I would disagree. Most of the well accepted science is accepted b/c you can back it up w/ experiment. Physics and chemistry classes do this repeatedly. Why do I believe g=9.8m/s^2 ? Because I measured it and got a pretty close number myself. Same for various Ksp for salts.

    Similarly, even more complex theories get supported w/ empirical results. E-M and solid state electronics theories can be challenging, but you know what? My remote control works, and it turns on my TV so I see pictures. I may not understand all the nuances, but there's pretty good evidence that some do, well enough to produce reliable consumer products.

    AGW? Not so much, as we don't have a consensus on temps, let alone a theory on the whole system. Evolution? Same deal. It's not a trivial fact that fraudulent claims and data have been rampant in the history of that theory.

  • steve

    Part of the difficulty is the general lack of understanding of what science can and can not prove. The use of the scientific method (i.e. repeatable experiments using isolated variables) has been spectacularly succesful in physics. There is little debate in physics about which theories are proven and warrant consensus as fact versus those that aren't. Just refer to the experiments.

    However, in many disciplines, the use of the scientific method is just not possible. These softer sciences rely on correlation and weak natural experiments (with many uncontrolled variables.) While it doesn't mean the consensus theories are incorrect it does mean they can not be proven in the same sense as physics.

    The theory of evolution for example is hundreds of years old. There is as much circumstantial evidence for its validity as one could hope for. Nevertheless, no experiment has been devised that can prove it in the same sense that the atomic level structure of the atom has been proven (still working on some of the quantum level.) To deny this is to misunderstand the scientific method and therefore the nature of science.

    While I happen to believe in the basics of Darwin's theory, I can accept with no qualms that many people don't. They are correct when they say it is a theory and has not been proven. They are also correct when they point out that the scientific establishment has a vested interest in the status quo. It is always thus, even in physics. I see no majic in consensus in the absence of the scientific method.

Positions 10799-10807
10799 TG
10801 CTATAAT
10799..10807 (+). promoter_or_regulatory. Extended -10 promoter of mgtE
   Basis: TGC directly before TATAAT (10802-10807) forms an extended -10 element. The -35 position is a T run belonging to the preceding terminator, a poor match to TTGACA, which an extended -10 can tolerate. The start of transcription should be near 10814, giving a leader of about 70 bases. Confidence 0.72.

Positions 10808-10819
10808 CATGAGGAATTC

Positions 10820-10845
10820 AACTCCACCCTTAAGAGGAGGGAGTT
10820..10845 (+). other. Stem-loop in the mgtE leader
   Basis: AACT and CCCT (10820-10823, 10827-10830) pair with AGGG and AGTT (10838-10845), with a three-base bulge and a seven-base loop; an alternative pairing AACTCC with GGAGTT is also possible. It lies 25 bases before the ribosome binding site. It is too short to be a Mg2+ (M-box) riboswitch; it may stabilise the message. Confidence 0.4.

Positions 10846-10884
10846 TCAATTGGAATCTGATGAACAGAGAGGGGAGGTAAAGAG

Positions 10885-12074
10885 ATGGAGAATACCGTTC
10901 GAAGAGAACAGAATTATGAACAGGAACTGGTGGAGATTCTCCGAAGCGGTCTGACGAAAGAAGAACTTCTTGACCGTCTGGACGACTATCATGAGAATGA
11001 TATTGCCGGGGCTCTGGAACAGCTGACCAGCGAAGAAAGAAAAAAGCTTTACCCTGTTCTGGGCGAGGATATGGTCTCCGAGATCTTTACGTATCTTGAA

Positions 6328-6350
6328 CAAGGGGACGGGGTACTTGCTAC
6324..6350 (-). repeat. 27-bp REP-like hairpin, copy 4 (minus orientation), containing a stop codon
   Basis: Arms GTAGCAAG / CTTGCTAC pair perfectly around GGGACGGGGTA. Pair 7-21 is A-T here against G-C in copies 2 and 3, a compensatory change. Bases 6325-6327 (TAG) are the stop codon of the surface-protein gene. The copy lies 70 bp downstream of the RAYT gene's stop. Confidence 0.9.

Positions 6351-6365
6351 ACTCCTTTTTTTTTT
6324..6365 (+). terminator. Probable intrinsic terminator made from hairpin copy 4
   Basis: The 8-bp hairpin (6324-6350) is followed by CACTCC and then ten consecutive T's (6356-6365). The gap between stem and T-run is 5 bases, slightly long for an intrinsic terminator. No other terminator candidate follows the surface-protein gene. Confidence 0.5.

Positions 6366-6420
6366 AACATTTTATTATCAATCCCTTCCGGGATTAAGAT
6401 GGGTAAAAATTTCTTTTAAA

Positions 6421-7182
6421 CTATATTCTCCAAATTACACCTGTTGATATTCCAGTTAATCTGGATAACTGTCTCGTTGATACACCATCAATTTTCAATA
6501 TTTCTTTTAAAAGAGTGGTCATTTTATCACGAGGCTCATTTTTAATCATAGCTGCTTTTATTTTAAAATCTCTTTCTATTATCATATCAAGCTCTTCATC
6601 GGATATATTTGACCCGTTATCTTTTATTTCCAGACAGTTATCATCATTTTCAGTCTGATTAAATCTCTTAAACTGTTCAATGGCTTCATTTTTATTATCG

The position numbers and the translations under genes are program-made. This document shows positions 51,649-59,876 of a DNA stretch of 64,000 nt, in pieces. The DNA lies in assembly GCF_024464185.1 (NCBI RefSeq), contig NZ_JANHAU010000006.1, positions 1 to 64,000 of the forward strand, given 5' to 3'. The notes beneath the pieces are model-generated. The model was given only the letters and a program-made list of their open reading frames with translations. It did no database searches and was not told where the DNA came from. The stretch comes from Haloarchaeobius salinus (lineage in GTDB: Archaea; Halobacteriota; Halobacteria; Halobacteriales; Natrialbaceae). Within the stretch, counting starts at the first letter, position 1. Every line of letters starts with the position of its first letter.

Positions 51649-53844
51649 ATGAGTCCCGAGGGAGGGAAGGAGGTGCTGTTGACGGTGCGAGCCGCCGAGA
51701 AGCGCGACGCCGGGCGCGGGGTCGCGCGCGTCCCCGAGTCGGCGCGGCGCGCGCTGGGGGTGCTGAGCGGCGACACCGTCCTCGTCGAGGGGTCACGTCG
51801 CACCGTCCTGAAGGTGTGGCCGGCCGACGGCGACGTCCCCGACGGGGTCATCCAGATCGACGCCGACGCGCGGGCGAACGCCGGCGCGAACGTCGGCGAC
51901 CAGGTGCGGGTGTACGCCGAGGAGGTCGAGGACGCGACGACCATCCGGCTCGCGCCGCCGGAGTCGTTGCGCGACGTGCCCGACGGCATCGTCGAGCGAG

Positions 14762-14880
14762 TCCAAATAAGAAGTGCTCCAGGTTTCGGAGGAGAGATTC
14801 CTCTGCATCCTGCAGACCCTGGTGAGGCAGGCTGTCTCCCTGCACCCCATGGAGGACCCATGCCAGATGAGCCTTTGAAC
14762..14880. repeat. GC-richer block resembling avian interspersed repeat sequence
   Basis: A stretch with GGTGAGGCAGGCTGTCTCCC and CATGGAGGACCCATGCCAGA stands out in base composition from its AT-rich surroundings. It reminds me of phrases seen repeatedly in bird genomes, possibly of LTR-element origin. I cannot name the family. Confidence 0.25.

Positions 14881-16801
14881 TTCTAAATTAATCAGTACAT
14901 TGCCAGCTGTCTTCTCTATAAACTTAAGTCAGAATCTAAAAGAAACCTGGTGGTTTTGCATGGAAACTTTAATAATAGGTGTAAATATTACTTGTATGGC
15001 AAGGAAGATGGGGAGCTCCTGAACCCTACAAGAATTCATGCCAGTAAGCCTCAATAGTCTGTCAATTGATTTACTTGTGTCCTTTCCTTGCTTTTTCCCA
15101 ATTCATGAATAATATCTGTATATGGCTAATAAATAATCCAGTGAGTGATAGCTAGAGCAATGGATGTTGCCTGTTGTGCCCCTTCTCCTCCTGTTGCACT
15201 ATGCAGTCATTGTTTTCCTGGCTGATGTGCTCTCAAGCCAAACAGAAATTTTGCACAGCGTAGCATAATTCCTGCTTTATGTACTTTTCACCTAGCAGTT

Macro Economics, Climatology, Phsycology, sociology, and political science are just some examples of areas of study that are unable to take advantage of the scientific method.

    Their theories are highly ammenable to fashion and who provides the funding since they can only rarely be falsified by experiment. The use of math and computer models in their studies does not change this. While I am not saying they have nothing valuable to say, I am saying they have as much in common with philosophers as they do with physicists.

    Finally, I would like to point out how the consensus advocates always point to disbelief in their consensus as being comparable to disbelief in Darwin. This is simply not true. The consensus behind Darwin is like no other. Darwins theory despite being unprovable has held its consensus for over a hundred years. During this time huge amounts of supporting evidence has been found without any contradiction to theory (only holes, missing evidence if you will).

    Few of the other theories we are being told to accept on consensus can boast even 20 years of consensus and many face significant contrary evidence. To me this illustrates the faddish nature of their studies not their similarity to the theory of evolution.

  • Will

    delurking is exactly correct about the broad point.

    @Pat Moffitt: I know almost nothing about nitrogen. I've learned the basics of the dominant theory in school, but I certainly haven't experienced empirical evidence. You're probably right that it's biased, but even if it's biased there's a good chance it will turn out to be right anyways I just don't know.

    I agree with you that science is often biased by funding sources and so on. I just don't think you should completely disregard and ignore science because of possible biases. You, too, are biased, and might be wrong.

    My understanding was that the science of global warming existed long before the environmental movement around it or any kind of biasing effect. There is certainly quite a bit of evidence for the theory, even if some of the evidence is bogus.

    In situations like these, it is foolish confidence to entirely disregard the science. Situations like these call for hedging your bets. For instance, maybe we should take the initial steps of whatever you think the appropriate response to global warming is, and prepare to step up our efforts or stop when more evidence comes out.